permeability leading to orthostatic edema. This, and not the amount of adipose tissue, is responsible for the increased sensitivity of the tissue to touch and pressure. The increased capillary fragility also explains the tendency to hematoma development. Lymph drainage is undisrupted. Indeed, it is even increased in the early stages of lipedema. In later stages, the capacity of the lymphatic system is exhausted and can no longer ensure adequate drainage. This results in dynamic insufficiency. With decompensation of the lymphatic system, secondary lymphedema develops. In clinical terms this is known as lipolymphedema – with all related sequelae including leg ulcers. There are no characteristic histological changes associated with the disease. The incidence of disease among women is estimated at 11 %. Among patients hospitalized for lymphatic disease, the proportion is reportedly 8–17 % [3, 5, 6]. Complex physical therapy (CPT), which is widely recommended, is only effective against the edema. Only some patients actually experience an improvement in symptoms, and then only for a short period of time following each treatment session [6–10]. The removal of excess fatty tissue using liposuction has been made possible by microcannulae and – in a more advanced form – with vibrating cannulae under tumescent local anesthesia (Figure 2) [6, 11–17]. This method, which has been used for more than 15 years at the Department of Dermatology at Darmstadt Hospital, is the focus of this study. Various measurement parameters were used to assess the status of disease before liposuction and 6 months after to evaluate its effectiveness in lipedema. Patients and methods Between April 2006 and July 2008 (27 months), 105 patients with lipedema were treated in our dermatology unit. The diagnosis of lipedema was confirmed in all patients included in the study on the basis of guideline criteria [2]. Of the 105 patients, 25 could be followed-up at 6 months after the last liposuction procedure and the results evaluated. Among the remaining 80 patients, various reasons made it impossible to include their results in the final evaluation. In some, therapy had not been concluded at the time of evaluation, or the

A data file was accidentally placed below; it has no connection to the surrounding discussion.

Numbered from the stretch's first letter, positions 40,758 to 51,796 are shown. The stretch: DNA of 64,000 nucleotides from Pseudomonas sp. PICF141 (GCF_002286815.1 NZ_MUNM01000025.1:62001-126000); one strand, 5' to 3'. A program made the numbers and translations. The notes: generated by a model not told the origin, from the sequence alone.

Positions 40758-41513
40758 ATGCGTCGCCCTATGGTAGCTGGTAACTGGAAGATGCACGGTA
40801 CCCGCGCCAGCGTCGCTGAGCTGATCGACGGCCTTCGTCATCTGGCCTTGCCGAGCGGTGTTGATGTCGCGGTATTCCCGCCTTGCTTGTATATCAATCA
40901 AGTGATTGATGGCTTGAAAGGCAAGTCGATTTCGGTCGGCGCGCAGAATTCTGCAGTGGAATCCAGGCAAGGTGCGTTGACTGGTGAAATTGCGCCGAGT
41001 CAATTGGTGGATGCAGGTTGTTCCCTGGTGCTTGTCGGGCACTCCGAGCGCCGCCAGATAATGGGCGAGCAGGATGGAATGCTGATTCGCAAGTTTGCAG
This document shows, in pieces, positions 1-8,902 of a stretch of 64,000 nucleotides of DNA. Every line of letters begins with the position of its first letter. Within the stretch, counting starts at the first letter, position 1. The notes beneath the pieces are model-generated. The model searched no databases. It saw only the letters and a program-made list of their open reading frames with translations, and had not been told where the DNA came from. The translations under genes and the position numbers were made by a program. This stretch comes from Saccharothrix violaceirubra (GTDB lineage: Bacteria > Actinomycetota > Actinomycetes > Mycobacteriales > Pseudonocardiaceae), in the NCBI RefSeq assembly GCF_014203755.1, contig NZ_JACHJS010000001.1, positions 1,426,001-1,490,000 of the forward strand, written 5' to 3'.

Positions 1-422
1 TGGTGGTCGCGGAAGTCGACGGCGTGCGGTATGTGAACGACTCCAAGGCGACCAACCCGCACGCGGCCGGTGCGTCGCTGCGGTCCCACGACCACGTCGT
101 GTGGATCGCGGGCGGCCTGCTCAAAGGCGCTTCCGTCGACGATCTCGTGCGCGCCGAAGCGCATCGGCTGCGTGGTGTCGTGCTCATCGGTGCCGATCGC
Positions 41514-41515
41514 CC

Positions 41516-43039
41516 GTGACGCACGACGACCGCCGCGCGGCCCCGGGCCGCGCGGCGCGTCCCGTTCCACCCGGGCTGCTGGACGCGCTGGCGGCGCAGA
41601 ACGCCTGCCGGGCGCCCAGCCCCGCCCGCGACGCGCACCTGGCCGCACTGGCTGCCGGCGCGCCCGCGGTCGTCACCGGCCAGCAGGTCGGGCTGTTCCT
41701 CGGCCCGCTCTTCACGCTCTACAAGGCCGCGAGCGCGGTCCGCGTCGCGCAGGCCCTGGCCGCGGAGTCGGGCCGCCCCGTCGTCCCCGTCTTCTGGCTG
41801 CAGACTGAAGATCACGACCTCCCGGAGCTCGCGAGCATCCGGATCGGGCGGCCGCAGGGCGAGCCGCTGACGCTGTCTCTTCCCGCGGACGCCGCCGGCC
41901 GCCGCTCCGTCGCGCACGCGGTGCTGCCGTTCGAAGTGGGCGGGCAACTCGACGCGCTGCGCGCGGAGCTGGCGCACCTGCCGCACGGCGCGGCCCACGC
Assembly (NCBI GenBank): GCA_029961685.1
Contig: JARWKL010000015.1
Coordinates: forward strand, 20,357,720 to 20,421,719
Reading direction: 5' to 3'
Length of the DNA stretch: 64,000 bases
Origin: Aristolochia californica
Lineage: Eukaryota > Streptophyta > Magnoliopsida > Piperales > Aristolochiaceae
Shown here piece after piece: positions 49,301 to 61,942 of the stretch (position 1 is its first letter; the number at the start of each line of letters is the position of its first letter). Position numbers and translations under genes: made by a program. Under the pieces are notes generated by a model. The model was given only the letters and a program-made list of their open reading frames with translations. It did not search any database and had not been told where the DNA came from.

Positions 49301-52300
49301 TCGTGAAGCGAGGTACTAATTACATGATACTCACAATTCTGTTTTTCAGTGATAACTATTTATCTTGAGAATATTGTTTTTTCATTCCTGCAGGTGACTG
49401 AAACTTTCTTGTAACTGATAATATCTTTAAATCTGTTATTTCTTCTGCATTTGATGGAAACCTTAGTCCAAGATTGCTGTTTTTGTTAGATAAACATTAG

Figure 3: Volume of the legs measured by Image-3D-system (Fa. Bauerfeind). A digital camera takes photos of the leg at different points. A computer calculates an exact 3D model of the leg with the corresponding measurements.

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Figure 4: Questionnaire for measuring disorders of lipedema by visual analogue scales and results.

follow-up visit at 6 months after the procedure had not yet taken place, or liposuction therapy was not performed due to insurance coverage issues. At the time of the first liposuction session, all patients were between the ages of 22 and 65 years (mean 38.0 ± 12.5 years, median 34.0 years). Twenty patients had lipedema affecting the whole leg, 3 had lipedema of the thigh, and 2 had lower leg involvement only [4, 5, 18]. Clinical examination included height, weight, waist circumference, leg volume measurement using 3D imaging (Figure 3), and a self-assessment of symptoms (Figure 4). The self-assessment was based on a quality of life survey for patients with lymphatic diseases (FLQA-l survey

on quality of life in patients with lymphatic diseases, Version 1.1, Augustin, Zschocke et al. 1998). This was modified to include 15 criteria that were assessed by the patient using a visual analogue scale (VAS) of 0 to 10. The survey was completed prior to beginning therapy and again at 6 months after the final liposuction treatment. Liposuction was performed with under tumescent local anesthesia with vibrating cannulae with a 4 mm diameter (Figure 2) and a handpiece (VibraSat®, Möller Medical, Fulda). The tumescence solution used was based on Sattler [17] as follows: prilocaine: 1 % solution 50 ml, suprarenin: 1 : 1 000 1 ml, sodium bicarbonate: 8.4 % 6 ml, triamquinolone: 10 mg/ml 1 ml, sodium chloride solution